Pricing will of course play a key role in whether the Q5 sits on shelves or not. The mid-tier is where the largest Android army roams. But carrier tariffs for the Q5 are going to need to be a lot lower than the early EE pricing of £26 a month to be competitive enough to win over consumers. That price is pitting the Q5 against iPhone 4S or Galaxy S3 tariff prices. Which makes BlackBerry’s mid-tier offering a tough sell, whichever tech camp you prefer to sit in.
Regardless of whether this middling handset ends up selling well or not, it may make little material difference to BlackBerry’s prospects. The perception that the mobile maker is now locked in a death spiral will only increase shareholder pressure on the management team, and make acquisition a more likely end. BlackBerry would need to sell an awful lot of Q5s to calm that spin.
Well, what do we have here? Okay, let’s scrap the faux surprise. The recently confirmed Ascend P6 has landed, and Huawei hopes it will stir interest in the hearts of mobile users. Debuting across Europe, China and Australia in late June / early August with a €449 ($ 600) price tag, it’s asking you to take it seriously, and that’s what we’ll do.
The mobile market is a fickle place, so it doesn’t matter where you are right now; it’s all about where you’re going. Huawei? Well, it’s definitely got its sights set on an upward trajectory. The Ascend P6 is the latest rung on the ladder, intended to elevate the company to mobile greatness. But, with competition stiffer than ever, can it really call a device with a 1.5GHz quad-core processor, 720p display and 8-megapixel camera a flagship? (For its P-series at least?) Huawei’s certainly giving it a try, and it’s hoping that beauty, not brawn, will win the day.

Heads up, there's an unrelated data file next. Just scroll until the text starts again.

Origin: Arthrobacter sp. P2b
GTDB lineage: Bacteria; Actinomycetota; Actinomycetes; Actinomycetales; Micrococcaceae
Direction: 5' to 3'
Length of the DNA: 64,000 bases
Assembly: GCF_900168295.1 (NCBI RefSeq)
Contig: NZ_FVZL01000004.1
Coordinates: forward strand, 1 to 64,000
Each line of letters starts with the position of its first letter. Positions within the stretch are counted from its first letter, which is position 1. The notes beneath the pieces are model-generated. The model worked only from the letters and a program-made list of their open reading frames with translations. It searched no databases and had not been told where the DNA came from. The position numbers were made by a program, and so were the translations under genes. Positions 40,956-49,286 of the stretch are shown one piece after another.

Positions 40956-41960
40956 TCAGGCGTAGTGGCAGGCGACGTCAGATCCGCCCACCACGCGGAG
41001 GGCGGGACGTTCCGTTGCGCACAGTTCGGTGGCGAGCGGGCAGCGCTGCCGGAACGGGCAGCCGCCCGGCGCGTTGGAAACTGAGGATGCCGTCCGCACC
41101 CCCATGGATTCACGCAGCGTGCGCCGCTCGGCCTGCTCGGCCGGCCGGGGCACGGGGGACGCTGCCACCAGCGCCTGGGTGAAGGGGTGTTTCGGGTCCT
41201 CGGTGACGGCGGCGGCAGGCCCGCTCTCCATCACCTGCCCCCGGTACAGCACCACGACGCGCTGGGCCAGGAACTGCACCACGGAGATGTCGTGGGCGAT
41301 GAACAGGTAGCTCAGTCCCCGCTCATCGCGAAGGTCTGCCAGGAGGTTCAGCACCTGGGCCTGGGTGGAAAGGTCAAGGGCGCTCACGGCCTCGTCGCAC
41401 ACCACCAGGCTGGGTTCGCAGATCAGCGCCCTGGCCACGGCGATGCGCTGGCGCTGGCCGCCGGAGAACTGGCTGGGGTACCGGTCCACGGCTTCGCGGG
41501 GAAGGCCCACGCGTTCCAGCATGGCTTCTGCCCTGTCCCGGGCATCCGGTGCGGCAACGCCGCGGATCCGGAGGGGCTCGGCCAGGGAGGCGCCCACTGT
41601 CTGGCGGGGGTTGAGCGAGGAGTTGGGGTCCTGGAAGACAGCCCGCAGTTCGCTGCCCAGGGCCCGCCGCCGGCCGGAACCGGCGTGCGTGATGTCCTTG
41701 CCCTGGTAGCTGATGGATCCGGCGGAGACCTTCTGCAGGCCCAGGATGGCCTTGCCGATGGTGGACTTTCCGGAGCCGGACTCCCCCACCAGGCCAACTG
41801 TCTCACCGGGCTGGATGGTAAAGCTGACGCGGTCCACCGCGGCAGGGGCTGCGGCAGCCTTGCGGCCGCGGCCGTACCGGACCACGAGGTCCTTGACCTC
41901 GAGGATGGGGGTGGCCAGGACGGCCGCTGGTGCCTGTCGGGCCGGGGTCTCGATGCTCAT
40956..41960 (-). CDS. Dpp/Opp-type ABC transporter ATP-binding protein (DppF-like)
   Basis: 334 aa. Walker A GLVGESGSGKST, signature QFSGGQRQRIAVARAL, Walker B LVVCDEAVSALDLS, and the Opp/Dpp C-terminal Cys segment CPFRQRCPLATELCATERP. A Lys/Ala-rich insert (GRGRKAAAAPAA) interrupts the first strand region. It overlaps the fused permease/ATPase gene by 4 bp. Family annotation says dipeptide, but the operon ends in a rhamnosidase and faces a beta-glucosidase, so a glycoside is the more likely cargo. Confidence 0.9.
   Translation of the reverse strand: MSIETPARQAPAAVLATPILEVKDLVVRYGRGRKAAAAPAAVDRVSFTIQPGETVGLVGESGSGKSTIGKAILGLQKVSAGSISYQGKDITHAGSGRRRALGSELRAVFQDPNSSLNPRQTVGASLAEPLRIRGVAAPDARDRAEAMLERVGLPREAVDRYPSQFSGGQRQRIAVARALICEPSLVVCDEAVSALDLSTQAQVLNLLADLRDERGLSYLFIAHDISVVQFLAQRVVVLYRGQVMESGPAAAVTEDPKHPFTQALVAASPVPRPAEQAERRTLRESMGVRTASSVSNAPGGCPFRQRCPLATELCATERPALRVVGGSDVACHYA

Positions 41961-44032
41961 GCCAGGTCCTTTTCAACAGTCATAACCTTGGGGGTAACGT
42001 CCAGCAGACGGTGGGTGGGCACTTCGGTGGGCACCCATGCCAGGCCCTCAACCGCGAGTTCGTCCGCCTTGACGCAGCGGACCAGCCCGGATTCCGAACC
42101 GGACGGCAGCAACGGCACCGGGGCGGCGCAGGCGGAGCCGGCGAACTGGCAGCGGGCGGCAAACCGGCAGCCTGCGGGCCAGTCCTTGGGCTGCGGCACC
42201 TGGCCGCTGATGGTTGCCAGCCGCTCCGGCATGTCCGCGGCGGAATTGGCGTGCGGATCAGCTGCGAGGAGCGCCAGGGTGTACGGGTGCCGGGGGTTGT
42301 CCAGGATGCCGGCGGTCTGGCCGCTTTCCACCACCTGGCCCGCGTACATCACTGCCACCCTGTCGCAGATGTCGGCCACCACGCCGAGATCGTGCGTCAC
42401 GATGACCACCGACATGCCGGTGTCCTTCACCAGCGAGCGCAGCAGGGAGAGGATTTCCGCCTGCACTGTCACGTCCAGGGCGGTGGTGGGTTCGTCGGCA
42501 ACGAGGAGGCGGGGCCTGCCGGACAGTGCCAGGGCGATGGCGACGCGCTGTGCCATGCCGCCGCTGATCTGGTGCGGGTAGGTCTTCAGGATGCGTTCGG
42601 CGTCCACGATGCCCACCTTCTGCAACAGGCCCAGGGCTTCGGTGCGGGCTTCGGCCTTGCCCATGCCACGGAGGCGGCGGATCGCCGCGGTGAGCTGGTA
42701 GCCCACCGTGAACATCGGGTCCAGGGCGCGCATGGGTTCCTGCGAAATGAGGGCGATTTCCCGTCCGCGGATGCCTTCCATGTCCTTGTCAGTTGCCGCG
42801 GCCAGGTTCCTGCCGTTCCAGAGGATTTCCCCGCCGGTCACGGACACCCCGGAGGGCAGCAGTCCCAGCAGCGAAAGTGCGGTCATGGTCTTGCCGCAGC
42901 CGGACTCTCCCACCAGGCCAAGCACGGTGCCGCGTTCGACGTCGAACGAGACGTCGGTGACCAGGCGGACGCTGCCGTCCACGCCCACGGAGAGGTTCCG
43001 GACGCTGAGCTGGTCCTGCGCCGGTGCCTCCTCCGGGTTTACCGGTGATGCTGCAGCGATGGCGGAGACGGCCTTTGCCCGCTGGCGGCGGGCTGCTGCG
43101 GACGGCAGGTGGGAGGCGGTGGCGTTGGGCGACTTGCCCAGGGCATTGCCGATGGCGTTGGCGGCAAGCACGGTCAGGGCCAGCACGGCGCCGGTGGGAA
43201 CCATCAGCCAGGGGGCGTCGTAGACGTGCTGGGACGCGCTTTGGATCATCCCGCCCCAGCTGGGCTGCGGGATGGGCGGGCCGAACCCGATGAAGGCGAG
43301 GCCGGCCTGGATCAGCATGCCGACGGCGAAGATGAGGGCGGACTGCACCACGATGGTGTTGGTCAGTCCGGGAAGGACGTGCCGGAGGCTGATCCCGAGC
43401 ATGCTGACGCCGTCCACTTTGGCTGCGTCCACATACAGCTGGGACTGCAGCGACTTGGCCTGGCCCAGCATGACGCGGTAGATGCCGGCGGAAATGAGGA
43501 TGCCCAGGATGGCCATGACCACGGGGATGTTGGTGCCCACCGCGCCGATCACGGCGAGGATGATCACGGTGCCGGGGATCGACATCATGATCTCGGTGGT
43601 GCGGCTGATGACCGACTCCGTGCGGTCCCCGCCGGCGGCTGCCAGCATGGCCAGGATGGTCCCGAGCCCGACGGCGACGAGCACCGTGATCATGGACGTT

Gallery: Huawei Ascend P6 review
HTC may have its Mini Bluetooth handset, but Sony thinks such implementation works best as a big clip without the numeric pad. Dubbed the SBH52, this splashproof device comes with FM radio, a headphone jack plus a small OLED display to show caller ID and text messages, so in a way it’s similar to its predecessors. What’s new is that you now get NFC as well as an earpiece — the latter lets you use the clip as a mini phone. Expect to see this on the shelves in Q3 this year.
Apple famously lost an iPhone 4 prototype in a bar, sparking a hunt for the individuals involved in the loss and sale of the handset. Microsoft has also lost a phone, one running a future Windows Phone ‘Blue’ version of its mobile software. A Reddit user posted screenshots and information obtained from the device over the weekend, generating interest in unannounced features for Windows Phone which included an early prototype of a notification center. The Verge reached out to the Reddit user in question, and this is the story of the lost secret Windows Phone.